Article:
Laub, an only child born on June 8, 1937, was a 5-year-old in Romania when he and his parents, Moshe and Clara Laub, were ordered out of their house by German soldiers and taken to a stone quarry in Ukraine. He remembered prisoners being forced to watch a man being whipped in the public square and seeing the bloody marks on his back.

“The urge to know and to bear witness to others who suffered pain was very evident to me,” Laub recalled in testimony of his own. “It might have had something to do with my becoming a psychiatrist.”

As a young man, he was unaware of the impact of his wartime experiences in the prison camp, but while he was training to be an analyst, he described a happy scene on a riverbank with another child discussing whether they could eat grass. His analyst remarked that some survivors of death camps recalled having breakfast served to them in bed by German guards. That led to Laub’s exploration into the denial and recovery of traumatic memories that influenced his later work with the archive.

At the camp, his mother’s impulse to force her way into a hiding place with some Rumanians likely saved their lives; his father was later taken away by German soldiers and never seen again. After the camp was liberated by Russian soldiers, he and his mother made their way back to their village, returning to their old house and discovering that his grandmother had survived. In 1950, Laub, his mother and his grandparents emigrated to Israel, where he attended college and medical school before coming to the United States in 1966 for further training.

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He became affiliated with Yale, but returned to Israel during the Yom Kippur War of 1973, where he treated soldiers who had been traumatized on the battlefield. He realized that many of those who suffered were children of Holocaust survivors, and that their psychological wounds had not healed. On his return to the U.S., he wanted to obtain a grant to study the effects of the Holocaust on the lives of the children of survivors but found only minimal support. In Israel, he had been told that recalling the events of the Holocaust would be too disturbing for psychiatric patients. His efforts showed that patients wanted to discuss their experiences, and did not become more disturbed by doing so.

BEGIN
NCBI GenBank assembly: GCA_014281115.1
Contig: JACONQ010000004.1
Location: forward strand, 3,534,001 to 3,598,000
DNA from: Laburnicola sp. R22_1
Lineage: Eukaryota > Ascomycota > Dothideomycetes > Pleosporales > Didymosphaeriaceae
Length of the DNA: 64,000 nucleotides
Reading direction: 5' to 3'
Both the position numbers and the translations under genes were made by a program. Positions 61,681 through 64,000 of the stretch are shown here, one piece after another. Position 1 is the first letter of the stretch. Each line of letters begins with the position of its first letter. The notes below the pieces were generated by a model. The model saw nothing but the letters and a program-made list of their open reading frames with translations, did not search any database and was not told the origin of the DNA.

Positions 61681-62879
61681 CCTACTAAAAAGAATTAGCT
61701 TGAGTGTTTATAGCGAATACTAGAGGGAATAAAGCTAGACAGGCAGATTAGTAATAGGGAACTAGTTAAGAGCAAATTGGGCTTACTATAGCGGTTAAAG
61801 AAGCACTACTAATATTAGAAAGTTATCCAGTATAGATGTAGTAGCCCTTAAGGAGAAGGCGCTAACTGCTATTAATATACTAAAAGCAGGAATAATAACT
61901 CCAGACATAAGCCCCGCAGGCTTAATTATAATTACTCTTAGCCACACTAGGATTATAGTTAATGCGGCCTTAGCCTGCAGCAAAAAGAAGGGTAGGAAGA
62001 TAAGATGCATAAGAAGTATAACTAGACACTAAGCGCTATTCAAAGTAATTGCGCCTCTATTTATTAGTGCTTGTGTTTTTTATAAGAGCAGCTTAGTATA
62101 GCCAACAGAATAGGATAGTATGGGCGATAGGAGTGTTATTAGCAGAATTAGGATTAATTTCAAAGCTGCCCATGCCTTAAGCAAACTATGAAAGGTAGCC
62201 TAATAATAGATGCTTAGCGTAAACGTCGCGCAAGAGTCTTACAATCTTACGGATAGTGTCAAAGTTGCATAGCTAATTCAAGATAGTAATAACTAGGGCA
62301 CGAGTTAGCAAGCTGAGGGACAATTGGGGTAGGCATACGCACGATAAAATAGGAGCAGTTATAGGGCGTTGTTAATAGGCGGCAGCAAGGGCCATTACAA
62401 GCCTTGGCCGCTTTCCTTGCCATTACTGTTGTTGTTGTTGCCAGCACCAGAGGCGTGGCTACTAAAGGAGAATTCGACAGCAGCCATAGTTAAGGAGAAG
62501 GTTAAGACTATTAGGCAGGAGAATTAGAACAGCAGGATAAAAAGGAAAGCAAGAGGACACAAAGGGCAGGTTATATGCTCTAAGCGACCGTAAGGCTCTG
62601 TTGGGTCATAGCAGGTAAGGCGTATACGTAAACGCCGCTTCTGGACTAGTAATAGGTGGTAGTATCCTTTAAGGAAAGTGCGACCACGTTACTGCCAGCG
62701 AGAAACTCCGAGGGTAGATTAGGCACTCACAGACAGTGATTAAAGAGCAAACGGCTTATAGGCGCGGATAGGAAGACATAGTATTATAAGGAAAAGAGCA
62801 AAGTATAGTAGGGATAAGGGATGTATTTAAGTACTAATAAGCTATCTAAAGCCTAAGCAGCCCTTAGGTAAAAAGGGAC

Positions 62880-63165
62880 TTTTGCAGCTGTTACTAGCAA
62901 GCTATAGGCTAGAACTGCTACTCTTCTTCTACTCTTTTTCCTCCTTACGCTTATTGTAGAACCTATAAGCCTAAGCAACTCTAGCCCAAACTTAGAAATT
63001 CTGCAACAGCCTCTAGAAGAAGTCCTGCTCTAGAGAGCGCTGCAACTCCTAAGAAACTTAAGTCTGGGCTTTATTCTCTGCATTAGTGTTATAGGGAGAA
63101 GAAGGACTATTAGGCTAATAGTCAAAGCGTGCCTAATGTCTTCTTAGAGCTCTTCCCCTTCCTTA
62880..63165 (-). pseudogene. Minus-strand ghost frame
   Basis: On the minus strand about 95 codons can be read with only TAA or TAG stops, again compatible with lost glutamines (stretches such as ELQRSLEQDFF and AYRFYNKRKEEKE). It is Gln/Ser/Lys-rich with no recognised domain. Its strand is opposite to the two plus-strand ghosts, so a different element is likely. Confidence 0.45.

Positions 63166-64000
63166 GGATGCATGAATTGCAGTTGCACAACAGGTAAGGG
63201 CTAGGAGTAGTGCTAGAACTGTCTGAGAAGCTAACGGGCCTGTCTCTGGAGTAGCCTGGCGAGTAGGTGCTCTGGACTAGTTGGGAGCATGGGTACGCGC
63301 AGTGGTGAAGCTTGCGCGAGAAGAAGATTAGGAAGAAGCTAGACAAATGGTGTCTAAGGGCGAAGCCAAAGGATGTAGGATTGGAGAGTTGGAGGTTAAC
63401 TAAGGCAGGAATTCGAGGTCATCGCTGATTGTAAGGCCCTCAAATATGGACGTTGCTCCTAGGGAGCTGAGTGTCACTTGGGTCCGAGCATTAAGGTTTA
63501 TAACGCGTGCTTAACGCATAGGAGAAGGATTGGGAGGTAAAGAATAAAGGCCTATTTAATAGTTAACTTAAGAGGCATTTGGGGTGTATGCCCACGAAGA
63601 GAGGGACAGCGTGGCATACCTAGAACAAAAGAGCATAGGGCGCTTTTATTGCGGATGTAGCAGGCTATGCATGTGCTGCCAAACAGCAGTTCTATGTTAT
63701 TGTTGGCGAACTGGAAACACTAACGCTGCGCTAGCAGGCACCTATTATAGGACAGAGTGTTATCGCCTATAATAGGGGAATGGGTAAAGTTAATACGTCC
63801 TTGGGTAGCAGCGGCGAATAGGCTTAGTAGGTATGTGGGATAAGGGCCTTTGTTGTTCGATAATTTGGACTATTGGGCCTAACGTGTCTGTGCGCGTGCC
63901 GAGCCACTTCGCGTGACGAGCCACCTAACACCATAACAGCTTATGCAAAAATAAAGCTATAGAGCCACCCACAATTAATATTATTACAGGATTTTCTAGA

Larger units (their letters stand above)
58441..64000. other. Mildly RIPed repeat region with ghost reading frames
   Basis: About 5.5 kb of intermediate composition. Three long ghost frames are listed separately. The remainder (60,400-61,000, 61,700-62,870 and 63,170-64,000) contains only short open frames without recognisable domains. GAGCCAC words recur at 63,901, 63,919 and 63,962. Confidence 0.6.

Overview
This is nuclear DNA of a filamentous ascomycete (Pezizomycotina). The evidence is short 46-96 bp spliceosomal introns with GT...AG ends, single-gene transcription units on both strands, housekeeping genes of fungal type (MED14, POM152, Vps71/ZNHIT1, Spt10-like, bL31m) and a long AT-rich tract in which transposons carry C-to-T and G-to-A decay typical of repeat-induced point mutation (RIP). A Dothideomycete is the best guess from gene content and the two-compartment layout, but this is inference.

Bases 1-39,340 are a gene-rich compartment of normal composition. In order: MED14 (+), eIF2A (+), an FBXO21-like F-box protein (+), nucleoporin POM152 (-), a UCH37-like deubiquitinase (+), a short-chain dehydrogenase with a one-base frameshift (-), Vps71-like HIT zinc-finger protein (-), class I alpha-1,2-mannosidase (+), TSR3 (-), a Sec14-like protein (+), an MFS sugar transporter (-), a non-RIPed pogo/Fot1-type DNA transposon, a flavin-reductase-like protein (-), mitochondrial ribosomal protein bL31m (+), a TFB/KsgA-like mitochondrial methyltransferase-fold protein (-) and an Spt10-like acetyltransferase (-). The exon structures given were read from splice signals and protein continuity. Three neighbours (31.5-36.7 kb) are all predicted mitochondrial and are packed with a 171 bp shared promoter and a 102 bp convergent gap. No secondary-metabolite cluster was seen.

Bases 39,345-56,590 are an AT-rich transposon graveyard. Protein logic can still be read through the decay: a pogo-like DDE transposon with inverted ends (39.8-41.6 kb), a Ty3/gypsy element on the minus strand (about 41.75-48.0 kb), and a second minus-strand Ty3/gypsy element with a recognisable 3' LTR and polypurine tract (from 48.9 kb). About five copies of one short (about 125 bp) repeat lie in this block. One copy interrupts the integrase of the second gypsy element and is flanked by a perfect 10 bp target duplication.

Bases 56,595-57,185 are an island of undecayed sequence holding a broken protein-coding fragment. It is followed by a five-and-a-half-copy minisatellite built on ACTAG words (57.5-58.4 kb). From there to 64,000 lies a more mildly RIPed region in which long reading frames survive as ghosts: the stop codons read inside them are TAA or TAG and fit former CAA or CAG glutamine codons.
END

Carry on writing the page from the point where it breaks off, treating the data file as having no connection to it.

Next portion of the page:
Laub wrote more than 30 articles and book chapters on trauma, including “Testimony: Crises of Witnessing in Literature, Psychoanalysis and History” with Shoshana Felman. “His writing deepened and extended previous ways of understanding trauma as well as expanded techniques for helping trauma survivors. He has been a guiding figure in the in the field of massive psychic trauma studies,” wrote Elizabeth Brett, a former colleague in trauma research, in a tribute to Laub.

Laub was a quiet, sensitive man who loved the outdoors and skied avidly until he broke his leg in his 70s. He swam daily in his heated pool from April to October and loved to hike off the beaten path. “He always pushed the limits,” recalled his daughter, Miri Goldman.

“Dori was remarkable in bringing together his profound clinical experience of survivors and survivor-patients with a subtle and philosophical inquiry into the nature of trauma,” said Cathy Caruth, a Cornell University professor who has written several books about trauma. “One always felt the presence of his own past experience, his awareness of the stakes of the experience of trauma, and the importance of the quest for truth in thinking about this enigma.”

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Laub is survived by his daughter, Miri Goldman; a son, Avi Laub; and five grandchildren. He was divorced from Dalia Gelman, the mother of his children; his second wife, Johanna Bodenstab, whom he met when she came to the U.S. from Germany to produce a radio program on the testimonies of Holocaust survivors, died in 2015.

Only a few recordings have been done in the past few years as the population of Holocaust survivors has aged. “It was not that they were silent because they didn’t want to talk. It was because people didn’t want to listen,” said Naron, the archive director. “In the future, there’s an imperative to listen.”